Suburban Timewaster

I play video games and review them.

Archive for the tag “christmas”

Delicious: Emily’s Christmas Carol (Gamehouse)

It’s Christmas in Snuggford and Paige is the star in the Christmas play.  As luck would have it, she screws up during rehearsal.  Therefore, Emily, Patrick and the rest of the family board the Miracle Express to meet Santa Clause and boost Paige’s spirits.  Unfortunately, Evelyn doesn’t want to come.  Can the family boost Paige’s spirit while finding out why Evelyn is so afraid to board the Miracle Express?

If the plot sounds predictable to you, you couldn’t be more right.  This is one of those Santa Clause is real storylines that became very popular in the eighties.  Such a subject is very delicate and you need to handle it with tender loving care.  In Fables, they did say that Santa’s real and, just like the rest of the characters, he’s a fable.  Therefore, in that case, they managed to pull it off.  In this one, they do an okay job but it’s not great.

The Miracle Express is, like the Polar Express, a train ride to see Santa.  The game, at one point, claims that only believers can power it.  However, Patrick and Emily do talk about having the former dress up as Santa in order to give Paige a pep talk.  Yet the train carries them to their destination with no problem.  Even when people ask why they would want to do such a thing, they still assume that it’s the workers taking the Santa act too seriously.

As I said earlier, the game is predictable and explores every Christmas Special cliché in the book.  In one venue, Paige manages to nurse Rudy the reindeer back to health so he can ride at the front of Santa’s sleigh.  If you’re wondering who Rudy is, let me give you a hint.  He has a big and shiny red nose.  Another venue explores the story of a rich and friendless kid who keeps all of his toys for himself.  You can bet that Paige befriends him and teaches him how to share.  However, I should tell you that, in my opinion, said child’s transformation happens a little too quickly to be believable.

Despite the many clichés, the game does have one shining moment.  It claims that Christmas magic can be for anyone at any age.  Anyone who’s read the Narnia chronicles knows that, after Prince Caspian, Peter and Susan could no longer visit Narnia.  According to Aslan, they’ve become too old and must live out their lives in the real world.  This also brings to mind a discussion two people who host a channel called Bad Fanfiction Theater had when reading My Inner Life.  They talked about Labyrinth and discussed one thing they loved about it.  Despite Sarah maturing at the end, the magic in her life doesn’t leave her.  It’s why they love the movie because, in their opinion, if you found a magical place you could no longer be part of when you grew up, it would drive you insane.  I have to say that I agree with them.  This is why, at the end of the game, when Evelyn starts to believe and wants to ride up front, she claims that you’re never too old for Christmas magic.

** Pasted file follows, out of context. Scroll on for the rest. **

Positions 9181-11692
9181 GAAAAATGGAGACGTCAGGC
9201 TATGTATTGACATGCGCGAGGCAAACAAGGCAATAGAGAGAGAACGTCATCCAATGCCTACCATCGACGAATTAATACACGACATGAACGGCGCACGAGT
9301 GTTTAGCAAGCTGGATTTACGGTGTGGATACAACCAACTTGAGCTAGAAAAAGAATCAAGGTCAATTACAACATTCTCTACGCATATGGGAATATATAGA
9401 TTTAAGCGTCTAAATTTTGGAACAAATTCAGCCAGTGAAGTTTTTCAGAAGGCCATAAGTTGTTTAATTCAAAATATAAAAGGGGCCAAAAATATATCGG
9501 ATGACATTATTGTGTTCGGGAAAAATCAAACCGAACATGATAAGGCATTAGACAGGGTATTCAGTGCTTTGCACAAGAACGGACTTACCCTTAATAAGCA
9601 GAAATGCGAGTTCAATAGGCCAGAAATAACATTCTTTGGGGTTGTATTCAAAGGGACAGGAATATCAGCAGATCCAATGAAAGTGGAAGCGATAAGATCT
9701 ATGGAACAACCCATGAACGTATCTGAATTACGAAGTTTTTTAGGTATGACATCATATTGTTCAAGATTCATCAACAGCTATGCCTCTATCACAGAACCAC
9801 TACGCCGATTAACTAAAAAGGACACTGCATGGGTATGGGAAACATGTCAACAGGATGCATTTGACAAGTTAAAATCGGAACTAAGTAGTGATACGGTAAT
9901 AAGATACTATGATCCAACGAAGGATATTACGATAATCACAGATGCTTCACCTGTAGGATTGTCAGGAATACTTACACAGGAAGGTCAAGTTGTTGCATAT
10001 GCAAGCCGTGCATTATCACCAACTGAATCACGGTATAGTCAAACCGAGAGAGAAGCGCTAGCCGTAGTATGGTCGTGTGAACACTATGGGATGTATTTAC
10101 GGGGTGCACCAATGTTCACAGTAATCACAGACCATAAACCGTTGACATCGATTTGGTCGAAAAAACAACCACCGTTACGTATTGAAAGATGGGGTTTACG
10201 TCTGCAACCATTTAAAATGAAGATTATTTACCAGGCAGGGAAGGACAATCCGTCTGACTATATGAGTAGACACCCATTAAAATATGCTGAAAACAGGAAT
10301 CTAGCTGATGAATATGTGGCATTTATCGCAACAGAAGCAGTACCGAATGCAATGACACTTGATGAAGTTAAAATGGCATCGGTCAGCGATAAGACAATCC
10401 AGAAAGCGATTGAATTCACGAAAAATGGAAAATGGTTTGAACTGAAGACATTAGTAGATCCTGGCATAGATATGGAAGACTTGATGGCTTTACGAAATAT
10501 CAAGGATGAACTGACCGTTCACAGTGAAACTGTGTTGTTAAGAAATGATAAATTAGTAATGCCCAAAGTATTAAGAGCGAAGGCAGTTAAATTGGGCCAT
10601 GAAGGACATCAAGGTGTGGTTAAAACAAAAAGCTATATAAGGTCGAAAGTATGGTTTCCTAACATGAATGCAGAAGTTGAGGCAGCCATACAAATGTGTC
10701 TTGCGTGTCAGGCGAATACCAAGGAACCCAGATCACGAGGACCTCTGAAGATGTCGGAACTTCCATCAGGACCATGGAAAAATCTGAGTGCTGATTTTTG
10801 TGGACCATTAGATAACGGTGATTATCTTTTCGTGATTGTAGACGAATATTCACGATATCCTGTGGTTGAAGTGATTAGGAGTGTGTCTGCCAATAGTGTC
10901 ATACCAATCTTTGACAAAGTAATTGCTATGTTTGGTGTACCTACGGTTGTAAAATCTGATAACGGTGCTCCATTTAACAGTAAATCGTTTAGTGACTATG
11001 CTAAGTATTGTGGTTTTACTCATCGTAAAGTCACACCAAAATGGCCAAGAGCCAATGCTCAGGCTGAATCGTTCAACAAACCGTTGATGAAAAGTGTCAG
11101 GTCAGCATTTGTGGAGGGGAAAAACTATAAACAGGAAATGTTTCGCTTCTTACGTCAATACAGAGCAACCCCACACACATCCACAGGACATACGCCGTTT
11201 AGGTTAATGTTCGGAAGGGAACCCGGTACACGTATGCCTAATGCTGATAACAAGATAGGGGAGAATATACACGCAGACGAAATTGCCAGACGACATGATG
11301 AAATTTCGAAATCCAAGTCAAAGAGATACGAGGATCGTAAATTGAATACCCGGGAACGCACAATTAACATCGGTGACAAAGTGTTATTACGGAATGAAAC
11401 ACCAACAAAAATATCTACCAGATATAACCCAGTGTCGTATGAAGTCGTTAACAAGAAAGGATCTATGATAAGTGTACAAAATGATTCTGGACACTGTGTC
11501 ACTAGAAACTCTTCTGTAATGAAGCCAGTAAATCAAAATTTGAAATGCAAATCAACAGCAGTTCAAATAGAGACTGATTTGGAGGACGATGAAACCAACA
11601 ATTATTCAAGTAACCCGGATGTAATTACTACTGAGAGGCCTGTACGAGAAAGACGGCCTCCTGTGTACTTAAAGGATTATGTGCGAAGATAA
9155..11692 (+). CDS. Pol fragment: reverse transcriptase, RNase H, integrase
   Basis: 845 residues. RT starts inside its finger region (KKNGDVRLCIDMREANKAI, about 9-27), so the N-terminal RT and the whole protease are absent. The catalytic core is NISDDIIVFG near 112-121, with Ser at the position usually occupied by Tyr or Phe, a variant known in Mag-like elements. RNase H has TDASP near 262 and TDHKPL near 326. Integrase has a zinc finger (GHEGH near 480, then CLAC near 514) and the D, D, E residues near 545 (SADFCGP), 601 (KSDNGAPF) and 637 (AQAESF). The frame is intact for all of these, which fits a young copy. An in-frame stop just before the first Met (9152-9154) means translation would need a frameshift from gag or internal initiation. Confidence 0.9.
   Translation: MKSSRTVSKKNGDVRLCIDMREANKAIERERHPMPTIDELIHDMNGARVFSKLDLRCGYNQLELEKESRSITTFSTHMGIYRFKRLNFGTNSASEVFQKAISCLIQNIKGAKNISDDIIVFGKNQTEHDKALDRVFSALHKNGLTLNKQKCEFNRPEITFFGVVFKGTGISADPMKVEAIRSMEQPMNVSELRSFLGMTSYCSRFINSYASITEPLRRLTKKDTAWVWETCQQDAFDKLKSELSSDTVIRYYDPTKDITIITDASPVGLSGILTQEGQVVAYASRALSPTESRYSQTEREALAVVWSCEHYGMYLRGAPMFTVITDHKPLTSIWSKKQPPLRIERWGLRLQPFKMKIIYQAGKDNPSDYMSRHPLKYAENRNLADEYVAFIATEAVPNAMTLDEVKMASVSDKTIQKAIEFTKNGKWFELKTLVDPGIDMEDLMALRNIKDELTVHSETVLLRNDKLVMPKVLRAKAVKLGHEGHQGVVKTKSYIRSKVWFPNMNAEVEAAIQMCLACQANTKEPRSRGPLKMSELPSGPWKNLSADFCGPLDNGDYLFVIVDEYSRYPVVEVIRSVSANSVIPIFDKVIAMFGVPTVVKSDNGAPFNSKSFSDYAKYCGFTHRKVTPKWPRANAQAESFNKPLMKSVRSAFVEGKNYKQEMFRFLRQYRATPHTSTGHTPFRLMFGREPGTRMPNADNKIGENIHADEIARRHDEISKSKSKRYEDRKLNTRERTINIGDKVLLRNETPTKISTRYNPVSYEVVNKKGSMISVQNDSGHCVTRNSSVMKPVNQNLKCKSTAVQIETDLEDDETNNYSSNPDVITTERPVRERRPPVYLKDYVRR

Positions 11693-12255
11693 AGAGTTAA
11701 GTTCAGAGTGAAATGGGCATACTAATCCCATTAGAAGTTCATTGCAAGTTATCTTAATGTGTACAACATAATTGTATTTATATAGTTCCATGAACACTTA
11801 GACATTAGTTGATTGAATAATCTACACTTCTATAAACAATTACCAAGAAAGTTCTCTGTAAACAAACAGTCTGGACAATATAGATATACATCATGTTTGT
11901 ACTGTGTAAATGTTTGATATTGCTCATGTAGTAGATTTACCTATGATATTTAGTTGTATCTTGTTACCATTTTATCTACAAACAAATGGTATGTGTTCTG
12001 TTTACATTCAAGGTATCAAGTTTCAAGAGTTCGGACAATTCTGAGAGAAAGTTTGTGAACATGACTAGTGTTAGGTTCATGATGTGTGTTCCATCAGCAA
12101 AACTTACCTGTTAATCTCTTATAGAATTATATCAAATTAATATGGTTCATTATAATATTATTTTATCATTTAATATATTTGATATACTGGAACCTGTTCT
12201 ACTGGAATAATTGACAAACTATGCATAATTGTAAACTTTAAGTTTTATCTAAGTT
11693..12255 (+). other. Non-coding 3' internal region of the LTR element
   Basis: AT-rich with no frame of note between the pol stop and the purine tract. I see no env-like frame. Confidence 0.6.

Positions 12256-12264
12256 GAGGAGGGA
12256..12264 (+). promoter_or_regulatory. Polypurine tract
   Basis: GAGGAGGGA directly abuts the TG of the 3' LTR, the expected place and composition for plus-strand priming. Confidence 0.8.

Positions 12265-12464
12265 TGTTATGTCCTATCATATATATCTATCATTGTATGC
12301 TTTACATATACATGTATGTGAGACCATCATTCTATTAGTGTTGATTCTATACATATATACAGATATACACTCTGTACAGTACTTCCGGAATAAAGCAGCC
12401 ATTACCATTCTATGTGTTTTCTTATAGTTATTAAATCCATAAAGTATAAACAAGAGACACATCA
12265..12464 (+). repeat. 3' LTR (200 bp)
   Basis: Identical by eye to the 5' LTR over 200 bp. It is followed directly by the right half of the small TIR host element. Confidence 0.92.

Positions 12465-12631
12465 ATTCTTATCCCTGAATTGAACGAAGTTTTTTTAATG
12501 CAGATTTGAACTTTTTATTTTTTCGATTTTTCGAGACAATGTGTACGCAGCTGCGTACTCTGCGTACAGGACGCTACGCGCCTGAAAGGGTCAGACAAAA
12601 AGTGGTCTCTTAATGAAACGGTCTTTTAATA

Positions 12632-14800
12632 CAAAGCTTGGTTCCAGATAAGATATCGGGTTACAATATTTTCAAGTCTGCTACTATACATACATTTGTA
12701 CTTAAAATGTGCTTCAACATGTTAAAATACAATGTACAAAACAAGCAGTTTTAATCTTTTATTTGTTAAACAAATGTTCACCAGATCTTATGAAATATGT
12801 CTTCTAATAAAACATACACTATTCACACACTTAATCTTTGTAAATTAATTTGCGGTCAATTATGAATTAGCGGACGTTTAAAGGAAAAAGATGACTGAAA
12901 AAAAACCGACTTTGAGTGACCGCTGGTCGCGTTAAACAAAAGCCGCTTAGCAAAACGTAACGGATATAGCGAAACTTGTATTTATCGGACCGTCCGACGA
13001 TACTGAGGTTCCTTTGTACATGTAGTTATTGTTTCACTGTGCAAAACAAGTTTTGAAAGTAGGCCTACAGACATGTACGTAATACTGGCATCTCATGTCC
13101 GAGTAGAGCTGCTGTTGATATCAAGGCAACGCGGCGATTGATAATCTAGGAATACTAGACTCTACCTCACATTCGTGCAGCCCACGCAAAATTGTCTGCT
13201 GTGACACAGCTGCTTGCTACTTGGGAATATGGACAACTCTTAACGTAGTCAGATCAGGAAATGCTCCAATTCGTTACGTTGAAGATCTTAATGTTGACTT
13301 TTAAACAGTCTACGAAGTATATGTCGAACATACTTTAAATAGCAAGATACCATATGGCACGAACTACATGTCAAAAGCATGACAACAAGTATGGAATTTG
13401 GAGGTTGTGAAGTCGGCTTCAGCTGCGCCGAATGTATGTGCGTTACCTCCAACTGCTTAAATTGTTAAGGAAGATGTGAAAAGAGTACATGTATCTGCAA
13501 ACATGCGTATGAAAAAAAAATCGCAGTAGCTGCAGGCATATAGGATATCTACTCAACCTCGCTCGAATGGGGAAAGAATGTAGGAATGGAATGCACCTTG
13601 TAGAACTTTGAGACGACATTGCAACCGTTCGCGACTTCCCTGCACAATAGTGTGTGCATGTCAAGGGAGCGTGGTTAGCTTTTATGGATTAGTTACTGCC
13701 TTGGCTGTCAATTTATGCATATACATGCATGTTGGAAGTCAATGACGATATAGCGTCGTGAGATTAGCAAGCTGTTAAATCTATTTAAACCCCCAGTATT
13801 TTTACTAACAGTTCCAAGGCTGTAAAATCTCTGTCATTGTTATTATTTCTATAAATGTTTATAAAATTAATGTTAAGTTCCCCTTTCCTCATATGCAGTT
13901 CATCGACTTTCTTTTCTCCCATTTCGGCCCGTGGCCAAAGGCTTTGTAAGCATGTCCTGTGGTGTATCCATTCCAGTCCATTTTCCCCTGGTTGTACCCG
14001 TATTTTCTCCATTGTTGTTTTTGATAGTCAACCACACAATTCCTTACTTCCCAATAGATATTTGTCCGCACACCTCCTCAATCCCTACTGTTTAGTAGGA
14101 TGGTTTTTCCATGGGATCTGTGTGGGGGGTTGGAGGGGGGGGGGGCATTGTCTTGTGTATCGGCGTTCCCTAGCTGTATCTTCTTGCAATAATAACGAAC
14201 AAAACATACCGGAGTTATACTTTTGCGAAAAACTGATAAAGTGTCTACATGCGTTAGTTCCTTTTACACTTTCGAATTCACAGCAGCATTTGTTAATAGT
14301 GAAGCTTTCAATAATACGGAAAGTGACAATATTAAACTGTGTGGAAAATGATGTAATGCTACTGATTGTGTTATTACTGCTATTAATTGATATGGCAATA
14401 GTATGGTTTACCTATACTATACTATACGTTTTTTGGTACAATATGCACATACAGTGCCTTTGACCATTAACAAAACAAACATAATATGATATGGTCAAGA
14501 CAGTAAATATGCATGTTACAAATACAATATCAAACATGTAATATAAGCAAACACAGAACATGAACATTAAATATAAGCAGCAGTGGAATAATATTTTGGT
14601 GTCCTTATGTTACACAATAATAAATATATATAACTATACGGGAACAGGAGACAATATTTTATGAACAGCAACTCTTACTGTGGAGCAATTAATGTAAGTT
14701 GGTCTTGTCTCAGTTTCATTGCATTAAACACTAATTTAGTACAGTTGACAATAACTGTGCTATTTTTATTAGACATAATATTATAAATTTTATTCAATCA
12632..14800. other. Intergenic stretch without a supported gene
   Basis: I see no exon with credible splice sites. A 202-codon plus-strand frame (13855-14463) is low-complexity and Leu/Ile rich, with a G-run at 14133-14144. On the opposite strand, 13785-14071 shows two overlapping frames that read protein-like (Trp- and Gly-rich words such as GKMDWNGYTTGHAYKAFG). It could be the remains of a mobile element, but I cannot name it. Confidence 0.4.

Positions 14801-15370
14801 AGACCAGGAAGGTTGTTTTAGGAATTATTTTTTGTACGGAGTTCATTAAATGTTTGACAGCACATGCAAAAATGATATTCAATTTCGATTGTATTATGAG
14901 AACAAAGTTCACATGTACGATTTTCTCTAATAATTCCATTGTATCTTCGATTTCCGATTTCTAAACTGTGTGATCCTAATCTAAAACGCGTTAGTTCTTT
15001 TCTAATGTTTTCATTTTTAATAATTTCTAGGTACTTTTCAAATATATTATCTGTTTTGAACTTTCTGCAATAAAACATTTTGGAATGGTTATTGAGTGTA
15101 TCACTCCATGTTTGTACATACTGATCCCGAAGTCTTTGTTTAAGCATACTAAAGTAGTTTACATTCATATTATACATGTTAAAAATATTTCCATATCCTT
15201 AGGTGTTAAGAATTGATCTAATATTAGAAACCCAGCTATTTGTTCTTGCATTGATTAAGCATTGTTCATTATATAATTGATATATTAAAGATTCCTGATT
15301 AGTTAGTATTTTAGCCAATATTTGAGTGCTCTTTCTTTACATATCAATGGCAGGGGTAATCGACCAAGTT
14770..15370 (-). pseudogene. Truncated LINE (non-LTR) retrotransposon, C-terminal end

The game play is typical of your average Delicious game.  You deliver food to customers at tables or at the cash register.  In the case of the former, you have to clean the table in order to seat new customers.  You have to reach at least one star in order to advance to the next level, but try for three stars if you feel lucky.  Each level comes with a mouse you have to catch and a challenge you need to complete for diamonds.  Use the diamonds to invite people to Paige’s school play and, this time, Angela’s included.  You can also purchase upgrades between levels and unlock new products throughout the game.  Don’t forget to collect all of the trophies, if you want an extra challenge.

The game is simplistic and yet fun.  I give it 6 out of 10, not the best Christmas themed game but worth checking out.

Christmas Stories: A Christmas Carol Collector’s Edition (Big Fish Games)

Your uncle Scrooge writes you a letter, asking you for help.  In order to grant his request, you must work with his good conscience and the ghosts of Christmas to save him from himself.  Careful, because Scrooge’s evil alter ego seeks to undermine you at every opportunity.